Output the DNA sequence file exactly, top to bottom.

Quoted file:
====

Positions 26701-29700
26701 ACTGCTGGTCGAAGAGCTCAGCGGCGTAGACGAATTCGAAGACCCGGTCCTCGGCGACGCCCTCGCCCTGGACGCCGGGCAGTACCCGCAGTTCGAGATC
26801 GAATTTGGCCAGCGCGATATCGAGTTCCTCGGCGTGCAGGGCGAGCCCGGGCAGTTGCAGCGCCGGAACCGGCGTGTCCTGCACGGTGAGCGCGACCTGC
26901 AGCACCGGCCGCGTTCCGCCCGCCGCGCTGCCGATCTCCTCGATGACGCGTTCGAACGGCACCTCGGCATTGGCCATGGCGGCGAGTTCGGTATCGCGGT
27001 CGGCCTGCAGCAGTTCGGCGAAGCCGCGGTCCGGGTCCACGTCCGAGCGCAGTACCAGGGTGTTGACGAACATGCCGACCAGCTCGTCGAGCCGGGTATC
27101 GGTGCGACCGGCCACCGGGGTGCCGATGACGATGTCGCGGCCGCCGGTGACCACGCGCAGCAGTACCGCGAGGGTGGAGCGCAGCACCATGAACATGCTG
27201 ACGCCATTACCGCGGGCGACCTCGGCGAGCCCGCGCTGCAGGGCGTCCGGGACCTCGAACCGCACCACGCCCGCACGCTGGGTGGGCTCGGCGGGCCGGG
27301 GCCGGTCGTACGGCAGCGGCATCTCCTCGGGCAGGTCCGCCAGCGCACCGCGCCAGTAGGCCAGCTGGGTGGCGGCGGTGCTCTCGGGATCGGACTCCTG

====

Positions 26701-29700
26701 ACTGCTGGTCGAAGAGCTCAGCGGCGTAGACGAATTCGAAGACCCGGTCCTCGGCGACGCCCTCGCCCTGGACGCCGGGCAGTACCCGCAGTTCGAGATC
26801 GAATTTGGCCAGCGCGATATCGAGTTCCTCGGCGTGCAGGGCGAGCCCGGGCAGTTGCAGCGCCGGAACCGGCGTGTCCTGCACGGTGAGCGCGACCTGC
26901 AGCACCGGCCGCGTTCCGCCCGCCGCGCTGCCGATCTCCTCGATGACGCGTTCGAACGGCACCTCGGCATTGGCCATGGCGGCGAGTTCGGTATCGCGGT
27001 CGGCCTGCAGCAGTTCGGCGAAGCCGCGGTCCGGGTCCACGTCCGAGCGCAGTACCAGGGTGTTGACGAACATGCCGACCAGCTCGTCGAGCCGGGTATC
27101 GGTGCGACCGGCCACCGGGGTGCCGATGACGATGTCGCGGCCGCCGGTGACCACGCGCAGCAGTACCGCGAGGGTGGAGCGCAGCACCATGAACATGCTG
27201 ACGCCATTACCGCGGGCGACCTCGGCGAGCCCGCGCTGCAGGGCGTCCGGGACCTCGAACCGCACCACGCCCGCACGCTGGGTGGGCTCGGCGGGCCGGG
27301 GCCGGTCGTACGGCAGCGGCATCTCCTCGGGCAGGTCCGCCAGCGCACCGCGCCAGTAGGCCAGCTGGGTGGCGGCGGTGCTCTCGGGATCGGACTCCTG